Bipartisan Letter for Great Lakes Restoration Funding

Representatives Sander Levin (D-MI) and David Joyce (R-OH) submitted a joint letter to the House Appropriations Committee on Interior, Environment, and Related Agencies requesting an appropriation of $300 million for the Great Lakes Restoration Initiative (GLRI) for FY 2019. With 63 bipartisan co-signers joining the effort, this is the largest number of signers supporting GLRI funding. Representative Levin said, “The fact that the Great Lakes Restoration Initiative garners such strong, bipartisan support is a testament to the importance it has to our region and the nation. Our public health and regional economic vibrancy is built on the Great Lakes’ ecological wellbeing, which can only be maintained with our sustained and robust commitment.”

Keeping the Government Funded

Another funding deadline is fast approaching, and Congress has yet to adopt a funding bill that will keep the government open through the end of the current fiscal year on September 30.

Despite increases in both defense and non-defense discretionary funding, many in Congress remain dissatisfied with the $1.3 trillion bill that House and Senate leaders plan to introduce today. The most serious objection is that this budget agreement will significantly add to the deficit, and therefore the debt.

There are also policy differences that continue to get in the way of a final agreement. Whether and how to shore up funding for the Affordable Care Act and Planned Parenthood are two significant stumbling blocks. Funding for immigration enforcement, including the US-Mexico border wall; a host of tax extenders and provisions to address business concerns about the impact of the new tax law; the new rail tunnel between New York and New Jersey, which the White House opposes and is using as a bargaining chip; and school safety and guns also threaten an agreement.

Moreover, it remains to be seen whether House and Senate members have enough time to debate and pass a bill before Friday without resorting to another short-term extension. In light of the upcoming mid-term election, members of both parties want to show their base that the core interests of their communities are being addressed – and many members are attempting to use this bill to do just that.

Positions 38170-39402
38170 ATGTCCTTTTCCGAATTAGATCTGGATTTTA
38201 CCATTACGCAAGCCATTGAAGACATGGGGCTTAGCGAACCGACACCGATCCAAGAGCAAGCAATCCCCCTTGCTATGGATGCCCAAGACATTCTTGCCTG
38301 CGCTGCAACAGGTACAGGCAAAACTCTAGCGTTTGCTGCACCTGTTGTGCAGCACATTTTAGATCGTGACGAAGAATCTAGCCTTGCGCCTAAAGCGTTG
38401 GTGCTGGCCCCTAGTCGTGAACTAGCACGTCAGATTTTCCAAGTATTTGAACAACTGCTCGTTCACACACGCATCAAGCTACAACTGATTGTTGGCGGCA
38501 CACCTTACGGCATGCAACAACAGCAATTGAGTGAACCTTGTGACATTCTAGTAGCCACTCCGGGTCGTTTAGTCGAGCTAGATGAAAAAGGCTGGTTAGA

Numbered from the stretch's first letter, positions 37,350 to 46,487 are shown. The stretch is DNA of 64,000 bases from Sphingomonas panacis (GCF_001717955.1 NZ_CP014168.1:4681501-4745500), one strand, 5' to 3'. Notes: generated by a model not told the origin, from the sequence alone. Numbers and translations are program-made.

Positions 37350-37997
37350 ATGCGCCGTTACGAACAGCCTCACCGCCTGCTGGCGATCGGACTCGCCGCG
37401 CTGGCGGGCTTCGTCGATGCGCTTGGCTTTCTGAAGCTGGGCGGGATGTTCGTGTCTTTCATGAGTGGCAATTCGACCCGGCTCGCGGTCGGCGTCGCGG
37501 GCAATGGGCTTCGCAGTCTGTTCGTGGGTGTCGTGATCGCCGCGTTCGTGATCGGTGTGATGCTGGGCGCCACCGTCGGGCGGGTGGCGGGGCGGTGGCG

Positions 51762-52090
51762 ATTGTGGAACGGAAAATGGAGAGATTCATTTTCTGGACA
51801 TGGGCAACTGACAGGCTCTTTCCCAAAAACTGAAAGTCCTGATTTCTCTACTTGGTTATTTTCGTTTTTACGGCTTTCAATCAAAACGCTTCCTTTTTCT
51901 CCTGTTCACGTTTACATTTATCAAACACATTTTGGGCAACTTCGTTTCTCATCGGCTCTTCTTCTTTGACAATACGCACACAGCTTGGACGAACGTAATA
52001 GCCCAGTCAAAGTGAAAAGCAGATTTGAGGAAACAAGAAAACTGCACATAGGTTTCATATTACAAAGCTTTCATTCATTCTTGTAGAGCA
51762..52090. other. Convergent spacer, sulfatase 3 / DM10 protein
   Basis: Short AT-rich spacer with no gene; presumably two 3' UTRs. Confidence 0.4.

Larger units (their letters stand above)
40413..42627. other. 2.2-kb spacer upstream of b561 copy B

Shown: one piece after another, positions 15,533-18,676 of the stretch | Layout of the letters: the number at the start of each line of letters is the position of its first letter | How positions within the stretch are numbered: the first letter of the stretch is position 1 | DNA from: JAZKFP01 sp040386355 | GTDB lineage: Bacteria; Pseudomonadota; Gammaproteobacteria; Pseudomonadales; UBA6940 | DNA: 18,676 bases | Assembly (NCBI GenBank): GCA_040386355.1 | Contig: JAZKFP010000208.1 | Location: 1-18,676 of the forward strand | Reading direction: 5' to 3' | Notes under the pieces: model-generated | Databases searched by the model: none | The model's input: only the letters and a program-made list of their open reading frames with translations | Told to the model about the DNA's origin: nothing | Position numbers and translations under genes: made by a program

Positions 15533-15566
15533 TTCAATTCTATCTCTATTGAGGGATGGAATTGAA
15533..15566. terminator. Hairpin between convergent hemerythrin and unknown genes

Preparing the Next Generation of Leaders

To engage the next generation of leaders, some regional councils are putting on innovative programs for high school students. The Atlanta Regional Commission is now recruiting for its next round of its Model Atlanta Regional Commission program, bringing together 50 high school students from its 10-county region to learn about the issues shaping metro Atlanta. The program’s participants practice effective leadership, communication, and collaboration skills through the development of actionable ideas and efforts to promote positive change in the region.

Broward Metropolitan Planning Organization has been visiting various high schools in the region hosting “Think Like a Planner” workshops to teach students how to make their area more accommodating and safe for pedestrians, cyclists, transit users, and motorists. After walking around their local area, the students present their ideas for improvement to a panel of business professionals, showcasing what they have learned about urban planning and transportation decision-making.

Fight Coming Over Clean Air Regulations

The Trump administration signaled this week that it could end California’s long-standing authority to set its own limits on air pollution, largely over a disagreement regarding fuel efficiency standards. The administration faces an April 1 deadline to decide if more stringent fuel efficiency standards for cars and light trucks, established by the Obama administration, are attainable or need to be reworked. The federal government is seeking to leverage the waiver granted by Congress to California in 1970 that allows the state to set pollution standards that are more stringent than the federal Clean Air Act requires, using it as a wedge to convince California to agree to reductions in fuel efficiency standards. Automobile manufacturers are concerned that separate standards at the federal and California level – the state where more cars are sold than any other – would be overly burdensome.